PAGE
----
Well, it happened, just about the way we have told you it might on numerous
occasions since the Indiana General Assembly convened last fall.
Yes, House Bill (HB) 1977, an apparently harmless bill which addressed
some driving school programs and a few other inconsequential matters, on
March 4 became a very controversial bill which may (if adopted by the legislature
and signed into law) usurp the Department of Natural Resources lawful mandate
to manage the state’s white-tailed deer.
The transfer was easy, painless, and so convincing that after it was
done, the full House gave the measure a solid aye vote.
Now it awaits action in the Senate.
What the bill would do is make deer in fenced areas the ward of the
Indiana Department of Public Health’s Board of Animal Health. That agency
would be charged with the responsibility of issuing permits for those who
want to breed wild deer in captivity and, undoubtedly, charge exorbitant
prices for those who want to hunt them.
If it becomes law, the measure also would negate a recent decision of
DNR Director John Goss to issue no new permits for the so-called breeders
of wild deer. Goss’ order permits holders of existing permits to renew
In its present form, HB1977 is fraught with foibles.
From the catbird seat I have occupied for some 50 years, it seems that
one--but only one of many---of the big issues revolves around the fact
that the proposed law appears to be aimed at helping a few individuals
(fewer than you would need to count on the fingers of one hand) get rich
by exploiting white-tailed deer.
Those who want to hunt deer in enclosures (deer pens) have pointed out
from the start that they did not want to “hunt” wild deer in their enclosures
(just deer they have acquired from other states). To prove it, an eight-foot
fence has been proposed--even built in one case--to separate the imported
deer from our wild deer. One of the backers of the deer-pen concept (indeed,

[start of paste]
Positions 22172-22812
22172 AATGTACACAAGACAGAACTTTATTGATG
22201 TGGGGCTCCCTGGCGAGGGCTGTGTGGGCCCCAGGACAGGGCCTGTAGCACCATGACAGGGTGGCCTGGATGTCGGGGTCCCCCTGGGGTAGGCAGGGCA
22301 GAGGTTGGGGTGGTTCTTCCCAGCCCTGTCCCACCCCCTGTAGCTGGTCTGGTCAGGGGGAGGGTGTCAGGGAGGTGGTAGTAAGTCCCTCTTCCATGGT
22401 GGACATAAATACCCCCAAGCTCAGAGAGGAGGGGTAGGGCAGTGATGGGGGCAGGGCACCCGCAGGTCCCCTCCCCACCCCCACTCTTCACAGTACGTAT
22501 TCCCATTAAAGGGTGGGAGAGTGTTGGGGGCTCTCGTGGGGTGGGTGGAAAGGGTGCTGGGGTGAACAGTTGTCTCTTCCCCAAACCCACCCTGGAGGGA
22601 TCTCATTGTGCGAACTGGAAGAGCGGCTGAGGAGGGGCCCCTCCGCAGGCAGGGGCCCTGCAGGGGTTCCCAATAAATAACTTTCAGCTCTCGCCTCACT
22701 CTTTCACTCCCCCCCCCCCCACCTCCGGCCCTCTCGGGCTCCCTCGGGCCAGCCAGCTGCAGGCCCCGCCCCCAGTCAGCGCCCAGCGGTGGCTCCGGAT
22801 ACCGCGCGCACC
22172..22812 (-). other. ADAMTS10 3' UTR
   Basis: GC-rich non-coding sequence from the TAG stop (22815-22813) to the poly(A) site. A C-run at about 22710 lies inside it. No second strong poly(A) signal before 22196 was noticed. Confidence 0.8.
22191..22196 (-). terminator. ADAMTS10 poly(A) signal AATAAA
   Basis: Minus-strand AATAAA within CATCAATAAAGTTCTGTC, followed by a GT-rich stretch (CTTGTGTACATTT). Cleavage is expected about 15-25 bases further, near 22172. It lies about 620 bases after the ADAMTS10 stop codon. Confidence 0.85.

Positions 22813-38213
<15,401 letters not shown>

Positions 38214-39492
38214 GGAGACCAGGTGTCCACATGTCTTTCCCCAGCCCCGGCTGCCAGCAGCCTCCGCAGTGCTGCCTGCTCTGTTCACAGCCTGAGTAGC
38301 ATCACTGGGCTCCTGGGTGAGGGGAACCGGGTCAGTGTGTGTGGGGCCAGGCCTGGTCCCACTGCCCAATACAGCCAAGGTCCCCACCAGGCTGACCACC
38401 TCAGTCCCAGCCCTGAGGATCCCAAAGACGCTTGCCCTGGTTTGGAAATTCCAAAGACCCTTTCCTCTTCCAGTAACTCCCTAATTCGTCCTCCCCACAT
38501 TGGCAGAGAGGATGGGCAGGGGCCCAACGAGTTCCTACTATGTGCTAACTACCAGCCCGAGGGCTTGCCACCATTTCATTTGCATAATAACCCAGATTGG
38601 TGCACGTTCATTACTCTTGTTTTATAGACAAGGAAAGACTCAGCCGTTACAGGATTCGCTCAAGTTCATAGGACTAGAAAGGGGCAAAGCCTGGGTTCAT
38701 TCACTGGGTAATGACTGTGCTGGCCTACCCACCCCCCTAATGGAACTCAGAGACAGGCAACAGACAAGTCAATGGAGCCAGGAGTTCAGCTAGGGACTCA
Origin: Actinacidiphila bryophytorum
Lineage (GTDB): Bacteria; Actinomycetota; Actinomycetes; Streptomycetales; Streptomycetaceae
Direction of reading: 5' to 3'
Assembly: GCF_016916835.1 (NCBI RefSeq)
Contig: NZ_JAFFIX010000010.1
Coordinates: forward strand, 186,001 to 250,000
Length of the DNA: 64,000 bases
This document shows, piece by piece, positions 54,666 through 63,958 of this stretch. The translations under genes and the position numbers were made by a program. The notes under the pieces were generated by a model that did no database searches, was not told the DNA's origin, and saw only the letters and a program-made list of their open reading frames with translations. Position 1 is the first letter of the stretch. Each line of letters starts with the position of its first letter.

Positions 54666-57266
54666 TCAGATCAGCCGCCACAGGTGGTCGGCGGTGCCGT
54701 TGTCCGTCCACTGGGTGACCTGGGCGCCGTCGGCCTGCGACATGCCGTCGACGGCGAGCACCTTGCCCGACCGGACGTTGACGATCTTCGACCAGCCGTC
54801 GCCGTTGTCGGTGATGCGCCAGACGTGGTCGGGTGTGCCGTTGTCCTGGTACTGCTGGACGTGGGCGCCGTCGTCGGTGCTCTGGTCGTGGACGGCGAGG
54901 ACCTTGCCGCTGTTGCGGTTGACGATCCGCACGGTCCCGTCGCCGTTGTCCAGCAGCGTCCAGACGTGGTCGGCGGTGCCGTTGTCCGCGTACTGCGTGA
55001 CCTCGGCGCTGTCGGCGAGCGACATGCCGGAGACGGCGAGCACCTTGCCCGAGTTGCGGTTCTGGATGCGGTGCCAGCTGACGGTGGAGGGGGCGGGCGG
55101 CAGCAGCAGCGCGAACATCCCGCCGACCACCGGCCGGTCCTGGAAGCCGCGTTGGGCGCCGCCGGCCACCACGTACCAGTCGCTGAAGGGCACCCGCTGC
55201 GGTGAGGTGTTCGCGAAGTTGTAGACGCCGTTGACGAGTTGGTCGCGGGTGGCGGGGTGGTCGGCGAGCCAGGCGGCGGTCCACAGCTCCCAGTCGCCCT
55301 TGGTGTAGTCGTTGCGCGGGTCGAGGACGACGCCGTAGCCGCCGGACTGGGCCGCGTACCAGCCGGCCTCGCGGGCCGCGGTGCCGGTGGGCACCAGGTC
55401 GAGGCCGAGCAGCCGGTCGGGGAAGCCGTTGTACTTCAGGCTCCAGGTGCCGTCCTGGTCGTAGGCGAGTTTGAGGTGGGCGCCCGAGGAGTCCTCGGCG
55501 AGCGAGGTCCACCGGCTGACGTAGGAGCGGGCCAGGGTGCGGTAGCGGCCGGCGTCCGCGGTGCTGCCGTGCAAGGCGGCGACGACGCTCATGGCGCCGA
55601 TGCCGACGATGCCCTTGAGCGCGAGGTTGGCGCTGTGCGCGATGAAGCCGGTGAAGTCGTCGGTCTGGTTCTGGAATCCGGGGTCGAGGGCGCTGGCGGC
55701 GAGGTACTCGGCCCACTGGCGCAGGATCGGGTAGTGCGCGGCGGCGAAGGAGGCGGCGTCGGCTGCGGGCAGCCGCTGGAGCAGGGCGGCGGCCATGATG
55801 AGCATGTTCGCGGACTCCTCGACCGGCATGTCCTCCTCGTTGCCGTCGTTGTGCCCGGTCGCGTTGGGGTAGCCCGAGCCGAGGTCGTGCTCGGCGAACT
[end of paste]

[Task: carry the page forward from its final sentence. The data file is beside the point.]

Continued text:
an owner of such a facility) has said that an eight-foot fence is no contest
for a deer.
So how do you keep our wild deer, which belong to some six million Hoosiers,
from joining their penned brethren, when they get the sweet smell of food.
You don’t have to put up signs to guide wild deer to food sources.
There are, of course, many other weak points in HB 1977.
When the Natural Resources Legislative Study Committee considered the
deer-pen concept last summer, a representative of the State Board of Animal
Health was asked if that agency needed additional laws to govern deer-farming
operations. His answer: No!
The big rub of the whole issue stems from the fact that a few--possibly
only one--such operation does not want to confine its get-rich-quick scheme
to regular deer-hunting seasons.
So there you have it. Unless the Senate sidetracks this scheme, hundreds
of thousands of Hoosiers who don’t want the bill to become law will be
saddled with it so a few can exploit our wild deer.
An Indiana statute defines the authority and responsibilities of the
DNR Division of Fish and Wildlife:
Title 14, Article 22, Chapter 2, Section 3
The [Division of Fish and Wildlife] shall . . . provide for the protection,
reproduction, care, management, survival and regulation of wild animal
populations regardless of whether the wild animals are present on public
or private property . . . [and] Organize and pursue a program of research
and management of wild animals that will serve the best interests of the
resources and the people of Indiana.